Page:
Phone It In
Quick–how many times have you checked your phone in the past hour? The answer is probably a number much higher than you think. According to a recent study by Deloitte, the average smart phone user checks their phone upwards of 47 times a day. That’s a collective 8 billion checks per day for the American population. According to an article by Time Magazine: “Those between the ages of 18 and 24 look at their phones most often, with an average of 74 checks per day. Americans in the 25-34 age bracket look at their devices 50 times per day, and those between 35 and 44 do so 35 times each day.”
Such is the plight of the modern age. When our entire lives reside on our devices, be they phones, tablets, or even fit-bits, we are subject to all kinds of continual, pervasive distractions. This distractibility is seemingly a small trade off for the productivity and ease of life that our devices provide us. Subsequently, we’ve entered the age of multitasking; checking emails, sending texts, and scrolling through Instagram all whilst making dinner or getting the kids ready for school. But is this “multitasking” really helping us become a more productive society?
What the research says
In short, the answer is no. According to research by Simon Fraser University professor John McDonald, visual distractions like our phones actually impair working memory. On average, this makes us less productive than we otherwise would be. Using EEG technology, McDonald and his colleague John Gaspar found that those who were able to avoid distractors performed better on memory tests than those who were not. This is particularly important news for those suffering from attention deficit disorders. “Academic performance and individual safety concerns may be influenced by the attention deficits”, says McDonald, and these deficits are only worsened by visual distractors.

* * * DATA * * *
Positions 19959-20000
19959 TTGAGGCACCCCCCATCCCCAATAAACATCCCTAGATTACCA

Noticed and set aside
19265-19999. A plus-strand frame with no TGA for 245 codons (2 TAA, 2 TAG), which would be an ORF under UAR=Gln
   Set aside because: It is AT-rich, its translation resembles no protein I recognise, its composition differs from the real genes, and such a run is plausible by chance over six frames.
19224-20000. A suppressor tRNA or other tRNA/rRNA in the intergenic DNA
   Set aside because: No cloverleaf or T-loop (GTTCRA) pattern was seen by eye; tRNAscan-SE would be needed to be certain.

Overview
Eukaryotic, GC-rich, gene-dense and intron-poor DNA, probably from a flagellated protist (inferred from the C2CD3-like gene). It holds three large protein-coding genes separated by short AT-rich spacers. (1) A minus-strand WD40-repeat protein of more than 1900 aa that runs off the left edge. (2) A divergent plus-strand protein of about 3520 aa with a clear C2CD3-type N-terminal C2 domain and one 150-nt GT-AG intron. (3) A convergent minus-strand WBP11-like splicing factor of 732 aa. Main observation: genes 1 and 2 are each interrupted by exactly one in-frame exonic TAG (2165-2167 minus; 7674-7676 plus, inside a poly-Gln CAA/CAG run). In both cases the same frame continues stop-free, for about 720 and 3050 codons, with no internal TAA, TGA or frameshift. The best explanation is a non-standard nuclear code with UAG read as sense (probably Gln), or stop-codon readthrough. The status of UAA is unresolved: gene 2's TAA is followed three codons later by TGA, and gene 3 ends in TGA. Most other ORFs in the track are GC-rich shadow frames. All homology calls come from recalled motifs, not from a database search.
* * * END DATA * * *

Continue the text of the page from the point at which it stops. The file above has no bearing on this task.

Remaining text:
Disconnect to connect
So what can be done? It is impossible to entirely ignore distractions from phones and other devices, this is a fact. We can, however, set limits on how often we check our phones, tablets, or Apple Watches. Try to limit the accessibility of these devices by placing them away from you as you work. Check them intermittently during breaks. Let co-workers, friends, and family know that you are not available 24/7, and take some time to disconnect to connect to the world around you. Odds are, you will find your focus improved, and your productivity increased.
Read more about any of the research cited in this article here:
For information on mobile usage habits, read the Global Consumer Survey, U.S Edition
For more in depth coverage of John McDonald’s research, read the PsychCentral article Visual Distractions May Hamper Working Memory